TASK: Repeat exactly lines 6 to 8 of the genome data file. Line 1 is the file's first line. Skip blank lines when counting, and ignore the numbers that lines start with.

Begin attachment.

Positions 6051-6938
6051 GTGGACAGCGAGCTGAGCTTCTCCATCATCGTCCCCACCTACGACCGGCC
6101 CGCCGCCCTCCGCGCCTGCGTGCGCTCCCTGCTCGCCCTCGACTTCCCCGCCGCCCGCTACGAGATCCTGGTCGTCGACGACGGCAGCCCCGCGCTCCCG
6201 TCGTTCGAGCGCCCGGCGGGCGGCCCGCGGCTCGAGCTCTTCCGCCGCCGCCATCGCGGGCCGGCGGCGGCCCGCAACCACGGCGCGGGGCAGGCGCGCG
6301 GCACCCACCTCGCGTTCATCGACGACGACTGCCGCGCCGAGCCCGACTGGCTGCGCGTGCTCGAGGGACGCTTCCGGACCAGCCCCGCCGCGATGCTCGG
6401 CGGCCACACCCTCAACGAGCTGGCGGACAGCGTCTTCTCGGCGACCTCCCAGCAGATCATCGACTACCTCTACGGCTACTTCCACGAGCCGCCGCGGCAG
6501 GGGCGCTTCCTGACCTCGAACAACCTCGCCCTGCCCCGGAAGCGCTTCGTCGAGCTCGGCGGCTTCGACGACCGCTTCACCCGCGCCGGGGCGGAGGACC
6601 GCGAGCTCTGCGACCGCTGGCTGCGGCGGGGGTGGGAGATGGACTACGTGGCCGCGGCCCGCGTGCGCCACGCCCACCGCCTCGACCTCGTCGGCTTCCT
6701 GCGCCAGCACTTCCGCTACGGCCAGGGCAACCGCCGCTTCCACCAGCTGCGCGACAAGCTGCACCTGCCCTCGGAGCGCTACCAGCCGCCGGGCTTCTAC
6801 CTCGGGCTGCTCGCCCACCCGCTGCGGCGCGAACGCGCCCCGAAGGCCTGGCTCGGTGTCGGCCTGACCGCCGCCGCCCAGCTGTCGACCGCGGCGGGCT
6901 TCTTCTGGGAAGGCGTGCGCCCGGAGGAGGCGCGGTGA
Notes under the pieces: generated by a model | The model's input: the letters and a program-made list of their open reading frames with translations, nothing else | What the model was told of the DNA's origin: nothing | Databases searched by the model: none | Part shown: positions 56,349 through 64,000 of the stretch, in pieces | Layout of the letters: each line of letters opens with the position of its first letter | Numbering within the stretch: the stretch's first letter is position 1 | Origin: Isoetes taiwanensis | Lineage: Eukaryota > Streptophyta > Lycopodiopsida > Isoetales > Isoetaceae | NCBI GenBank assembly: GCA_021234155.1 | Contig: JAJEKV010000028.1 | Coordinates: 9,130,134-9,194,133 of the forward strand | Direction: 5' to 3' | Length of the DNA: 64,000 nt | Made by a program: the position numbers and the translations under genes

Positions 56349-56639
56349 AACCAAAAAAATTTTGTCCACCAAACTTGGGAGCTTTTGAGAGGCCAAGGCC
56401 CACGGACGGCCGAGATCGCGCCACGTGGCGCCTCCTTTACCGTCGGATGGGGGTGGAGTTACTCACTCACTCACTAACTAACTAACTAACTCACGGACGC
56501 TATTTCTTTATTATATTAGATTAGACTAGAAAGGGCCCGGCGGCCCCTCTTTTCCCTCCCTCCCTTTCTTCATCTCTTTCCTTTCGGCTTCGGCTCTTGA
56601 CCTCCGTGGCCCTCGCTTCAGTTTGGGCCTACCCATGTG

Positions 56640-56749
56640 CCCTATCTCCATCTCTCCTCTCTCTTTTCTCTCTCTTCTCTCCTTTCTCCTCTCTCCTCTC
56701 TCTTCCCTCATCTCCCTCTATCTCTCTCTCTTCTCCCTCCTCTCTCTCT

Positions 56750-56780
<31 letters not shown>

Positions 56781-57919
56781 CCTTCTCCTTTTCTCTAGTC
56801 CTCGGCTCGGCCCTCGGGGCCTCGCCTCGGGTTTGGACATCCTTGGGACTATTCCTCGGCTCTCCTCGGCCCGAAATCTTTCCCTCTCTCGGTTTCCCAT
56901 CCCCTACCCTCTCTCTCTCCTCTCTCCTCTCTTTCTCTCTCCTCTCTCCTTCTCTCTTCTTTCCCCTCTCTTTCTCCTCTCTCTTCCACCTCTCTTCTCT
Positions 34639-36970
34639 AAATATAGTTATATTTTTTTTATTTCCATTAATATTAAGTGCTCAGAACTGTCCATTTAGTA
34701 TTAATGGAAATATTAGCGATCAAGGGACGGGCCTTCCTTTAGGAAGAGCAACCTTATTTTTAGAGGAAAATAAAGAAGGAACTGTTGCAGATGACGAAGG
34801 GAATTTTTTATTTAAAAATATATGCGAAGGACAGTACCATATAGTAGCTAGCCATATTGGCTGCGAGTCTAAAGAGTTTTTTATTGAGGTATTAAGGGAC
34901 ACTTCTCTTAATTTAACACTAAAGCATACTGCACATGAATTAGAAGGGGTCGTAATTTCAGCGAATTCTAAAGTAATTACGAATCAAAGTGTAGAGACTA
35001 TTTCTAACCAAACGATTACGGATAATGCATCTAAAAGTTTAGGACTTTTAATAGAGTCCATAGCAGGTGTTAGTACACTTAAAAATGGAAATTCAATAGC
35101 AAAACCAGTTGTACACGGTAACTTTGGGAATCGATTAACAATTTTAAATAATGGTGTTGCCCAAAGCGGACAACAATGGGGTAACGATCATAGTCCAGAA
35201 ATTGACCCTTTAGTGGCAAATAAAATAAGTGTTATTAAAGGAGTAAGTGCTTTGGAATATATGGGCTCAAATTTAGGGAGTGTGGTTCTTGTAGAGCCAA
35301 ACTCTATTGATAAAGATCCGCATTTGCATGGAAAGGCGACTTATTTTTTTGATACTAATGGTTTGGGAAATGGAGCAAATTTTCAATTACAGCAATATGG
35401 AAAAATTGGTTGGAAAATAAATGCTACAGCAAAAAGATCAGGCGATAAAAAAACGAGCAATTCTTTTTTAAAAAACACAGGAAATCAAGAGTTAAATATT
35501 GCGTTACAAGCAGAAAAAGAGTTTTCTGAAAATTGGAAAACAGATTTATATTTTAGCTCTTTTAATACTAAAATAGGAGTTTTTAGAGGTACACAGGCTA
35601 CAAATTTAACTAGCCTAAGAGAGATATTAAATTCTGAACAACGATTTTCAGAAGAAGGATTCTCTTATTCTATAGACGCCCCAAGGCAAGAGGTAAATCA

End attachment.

6401 CGGCCACACCCTCAACGAGCTGGCGGACAGCGTCTTCTCGGCGACCTCCCAGCAGATCATCGACTACCTCTACGGCTACTTCCACGAGCCGCCGCGGCAG
6501 GGGCGCTTCCTGACCTCGAACAACCTCGCCCTGCCCCGGAAGCGCTTCGTCGAGCTCGGCGGCTTCGACGACCGCTTCACCCGCGCCGGGGCGGAGGACC
6601 GCGAGCTCTGCGACCGCTGGCTGCGGCGGGGGTGGGAGATGGACTACGTGGCCGCGGCCCGCGTGCGCCACGCCCACCGCCTCGACCTCGTCGGCTTCCT